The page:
“You have to prepare students not to live in the world of 1950….The jobs of the future are not middleman jobs. The jobs of the future will require creativity, will require imagination, experience.”

-Dr. Michio Kaku, ISTE 2016 Conference

Educators and innovators like Dr. Kaku are touting skills that can’t be automated, such as critical thinking, creativity, and leadership, as the those that will make students successful as they enter college and the workforce. However, since these 21st century skills, also called “soft skills,” are less quantifiable than “hard skills” (such as the ability to perform mathematical computations or write a report), they’re more easily overlooked.

In today’s world, 21st century skills are essential in creating good workers and good citizens. They can be applied to any career path and prepare learners to innovate, take leadership roles, start businesses, form strong relationships, and even have more fulfilling personal lives. It’s important that we as educators mindfully incorporate soft skills when crafting and selecting learning materials so that these essential skills don’t get lost among the many demands of the curriculum.

Which 21st century skills are most important? Educators and employers alike often identify the following:

21st C Skills

So, what can we do to help students acquire and develop these skills?

For some skills—such as positivity, curiosity, and organization—we can start by modeling these traits and giving students opportunities to practice them daily. We also can be deliberate in working soft skills into classroom activities. The following are a few ideas to get you started this fall.

Collaboration is key

Collaboration is often recognized as an essential workforce skill, but traditional classroom set-ups and assessment systems tend to instead emphasize individual achievement. Projects that require teamwork while still holding students accountable for their individual contributions can help foster collaborative skills. Discussion boards and social media sites like Pinterest and Twitter can also be used to extend collaboration outside of class time.

Everyone can be creative

Nearly everyone agrees creativity is an important trait in workers and leaders, but not everyone agrees on how to engender it. Technology provides a number of exciting possibilities. Tools targeted at bringing creativity into classrooms, including 3D printers, video creation apps like Lego Movie Maker, coding and game creation apps like Scratch, collaborative drawing apps like Stoodle, and storytelling apps like Storyboard That and OPERAcraft, can be integrated into instruction in a variety of ways that spur creativity in students.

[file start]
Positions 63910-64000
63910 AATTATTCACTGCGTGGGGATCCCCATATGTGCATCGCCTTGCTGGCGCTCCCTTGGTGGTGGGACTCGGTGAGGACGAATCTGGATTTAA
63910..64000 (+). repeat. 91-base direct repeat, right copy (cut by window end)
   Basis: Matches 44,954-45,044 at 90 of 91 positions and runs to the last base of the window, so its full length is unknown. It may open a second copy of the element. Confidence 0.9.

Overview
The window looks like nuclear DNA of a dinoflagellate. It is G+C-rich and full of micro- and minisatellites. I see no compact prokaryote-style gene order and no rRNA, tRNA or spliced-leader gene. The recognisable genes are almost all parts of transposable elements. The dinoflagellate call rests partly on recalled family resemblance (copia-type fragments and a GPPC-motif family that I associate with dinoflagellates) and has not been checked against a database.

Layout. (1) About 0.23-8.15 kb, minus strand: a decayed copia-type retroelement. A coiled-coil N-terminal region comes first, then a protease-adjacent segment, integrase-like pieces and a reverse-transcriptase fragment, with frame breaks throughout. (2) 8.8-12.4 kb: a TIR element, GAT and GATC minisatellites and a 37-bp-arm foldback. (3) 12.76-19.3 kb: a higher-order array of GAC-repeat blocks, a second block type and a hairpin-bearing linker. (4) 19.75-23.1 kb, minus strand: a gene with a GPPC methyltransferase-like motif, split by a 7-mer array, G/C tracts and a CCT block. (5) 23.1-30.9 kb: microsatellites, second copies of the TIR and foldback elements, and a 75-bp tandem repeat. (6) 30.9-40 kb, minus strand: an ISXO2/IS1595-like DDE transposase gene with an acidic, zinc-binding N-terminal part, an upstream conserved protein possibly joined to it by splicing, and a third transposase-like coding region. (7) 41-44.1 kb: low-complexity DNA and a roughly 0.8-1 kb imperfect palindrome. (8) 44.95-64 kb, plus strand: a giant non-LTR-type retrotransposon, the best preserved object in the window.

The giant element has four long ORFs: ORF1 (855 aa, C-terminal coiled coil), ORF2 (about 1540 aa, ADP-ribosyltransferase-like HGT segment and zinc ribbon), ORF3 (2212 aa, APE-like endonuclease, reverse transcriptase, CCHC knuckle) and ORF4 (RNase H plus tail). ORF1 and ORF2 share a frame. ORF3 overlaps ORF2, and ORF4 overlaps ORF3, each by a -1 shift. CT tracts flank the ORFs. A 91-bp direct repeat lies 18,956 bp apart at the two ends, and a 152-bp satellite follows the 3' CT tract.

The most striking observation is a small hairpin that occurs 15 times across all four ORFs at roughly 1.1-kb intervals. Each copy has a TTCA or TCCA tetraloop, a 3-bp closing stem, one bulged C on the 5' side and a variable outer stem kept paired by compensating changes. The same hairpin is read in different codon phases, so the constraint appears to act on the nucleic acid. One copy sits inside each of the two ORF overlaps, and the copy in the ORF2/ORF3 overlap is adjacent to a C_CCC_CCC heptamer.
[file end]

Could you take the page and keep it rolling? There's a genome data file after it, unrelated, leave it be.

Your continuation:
Empathy, inclusiveness, and global awareness

These are separate but related skills that are not always emphasized in traditional curricula but can have a significant impact on the types of citizens our students become. To foster these skills, expose students to different cultures and subcultures and assign projects that require them to put themselves in others’ places and consider how they would think and respond in certain scenarios. Even better, connect them with students around the world so they can share ideas and learn about each other’s daily lives.

Learning how to think

No one would argue that critical thinking isn’t important, but curriculum and instruction still too often focus on learning facts over learning how to think. Nudge students beyond identification and recall into the higher depths of knowledge (DOK) with activities and assessments that call for analysis, comparison, critique, design, and other types of critical thinking. The Wisewire quizzes and playlists are designed to take students into deeper levels of thinking and can be filtered by DOK level.

Is fearlessness the new grit?

A few years ago, grit (also known as persistence) was one of the hottest 21st century skills, fueled largely by Angela Duckworth’s popular TED talk. Grit is still recognized as one of the skills most highly valued by employers and is well worth developing, but lately there has been more attention on fearlessness. To nurture fearlessness, celebrate students’ uniqueness and reward them for going out of their comfort zones. Make your classroom a safe space where students know it’s okay to try something, struggle, fail, try again, and share their fears and challenges with each other.

Help us grow this list by adding your own ideas in the comments!

References

Kaku, Michio (Speaker). (2016). Opening Keynote. ISTE 2016 Conference. Video retrieved from http://www.iste.org/resources/iste-2016-recorded-sessions

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